LinkedIn For Students & Young Professionals | Alyssa J Freitas: LinkedIn For Students & Young Professionals

June 28, 2017

LinkedIn For Students & Young Professionals

When I was a sophomore in college I led a program about how to make the most of your LinkedIn profile and realized that few college students understand the massive benefits of the site. LinkedIn is the "professional" social site that allows you to build a profile that highlights your experience and skills, connect with others, publish articles, share updates, and stay on top of what is going on in your industry.

I've decided to do a series about how to maximize your LinkedIn profile and use it to get a job or internship, build up your professional brand, and stay connected with others. Today we're going to go over the basics of creating an optimal profile and I'll share some lesser known secrets of a true LinkedIn All-Star (which is not my own made up title, but actually the "level" I have achieved on LinkedIn haha Clearly, I really like to use this site).
Check it out now or pin to save these tips for later! Having an optimized LinkedIn profile is essential for students and young professionals. Here's how to get started building up your profile and making yourself stand out

Why is LinkedIn important

I cannot stress the importance of having a professional online brand enough, no matter what your major or industry! Employers will Google you, and you want the first thing to come up to be your LinkedIn rather than your Facebook, right? Right. 

When you intentionally craft a profile that highlights your unique skills, you make yourself that much more employable. Additionally, LinkedIn is an amazing way to stay connected to others and know about how they are progressing in their career. You can be reminded when someone has a work anniversary and say congratulations and can help them out when they are looking for new career opportunities. Plus, JOBS! LinkedIn is a major tool for recruiters to find candidates so you better bet your chances improve by being on the site.

Your goals

Anyone who has been on this blog before knows that I like to begin with the end in mind and have a clear goal we are working towards. With LinkedIn it is important to know what you are looking to achieve. Do you want to find a new job? Make new connections? Use your profile as an extension of your online brand? Keep this in mind as you fill out the specifics of your profile so that you can gear it towards what you are hoping to get out of it.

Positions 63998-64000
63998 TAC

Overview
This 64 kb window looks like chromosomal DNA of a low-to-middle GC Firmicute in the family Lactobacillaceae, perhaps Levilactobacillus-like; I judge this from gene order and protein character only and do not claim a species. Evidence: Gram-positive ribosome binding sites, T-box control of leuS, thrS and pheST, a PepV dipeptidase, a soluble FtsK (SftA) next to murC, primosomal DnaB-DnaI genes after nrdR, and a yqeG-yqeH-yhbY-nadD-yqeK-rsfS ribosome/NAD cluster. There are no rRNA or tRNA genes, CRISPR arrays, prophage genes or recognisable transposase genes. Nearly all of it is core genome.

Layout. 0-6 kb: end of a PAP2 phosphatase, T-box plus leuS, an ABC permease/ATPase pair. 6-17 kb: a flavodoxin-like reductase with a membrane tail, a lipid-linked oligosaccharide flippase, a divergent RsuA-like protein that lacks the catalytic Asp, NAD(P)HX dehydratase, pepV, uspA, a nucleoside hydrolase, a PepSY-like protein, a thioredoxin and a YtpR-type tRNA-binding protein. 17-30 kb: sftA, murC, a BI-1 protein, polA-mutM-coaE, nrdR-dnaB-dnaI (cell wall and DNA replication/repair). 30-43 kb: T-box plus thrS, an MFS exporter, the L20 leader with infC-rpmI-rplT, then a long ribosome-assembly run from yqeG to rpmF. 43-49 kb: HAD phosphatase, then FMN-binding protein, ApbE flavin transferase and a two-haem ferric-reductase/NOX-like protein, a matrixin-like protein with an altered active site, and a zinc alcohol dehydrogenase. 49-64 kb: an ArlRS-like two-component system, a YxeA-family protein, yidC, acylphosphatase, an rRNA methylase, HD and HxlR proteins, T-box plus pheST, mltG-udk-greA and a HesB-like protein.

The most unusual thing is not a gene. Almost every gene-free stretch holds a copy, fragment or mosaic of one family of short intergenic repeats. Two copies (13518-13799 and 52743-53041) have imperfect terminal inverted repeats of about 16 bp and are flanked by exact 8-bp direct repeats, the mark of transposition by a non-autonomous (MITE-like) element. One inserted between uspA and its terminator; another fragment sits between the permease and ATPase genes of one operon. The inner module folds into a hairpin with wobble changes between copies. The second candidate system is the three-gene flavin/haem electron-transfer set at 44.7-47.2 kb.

Your profile

If you're starting from scratch, you will need to go to LinkedIn and register for an account. Use an email that you are confident you will continue to have (i.e. your personal versus work email) so you don't have to deal with switching over if you change jobs.

Let's go over each section of your profile and what to include. I am going to have screenshots of my profile for each section to give you a better idea and you can also visit LinkedIn directly to see my profile here in more detail:

Profile and background photo
For your profile photo, you will want a professional image of you alone. Don't choose a photo that obviously cropped someone out or of you wearing anything you wouldn't go on an interview in. For your background photo, you can choose something that represents your industry or (like me) your location. You can stick with the stock image provided, but having it more personalized is a good way to show that you are an active LinkedIn user.

Headline, Current Position, Education, Location, Industry
The next section can be thought of as "you at a glance." For your headline you can put a tagline of sorts. Some people like to put what they do (ex: passionate about helping businesses solve complex problems through data analytics) or you can go more simple like me, putting the company I work for and my love of blogging. The other elements listed above a pretty self-explanatory.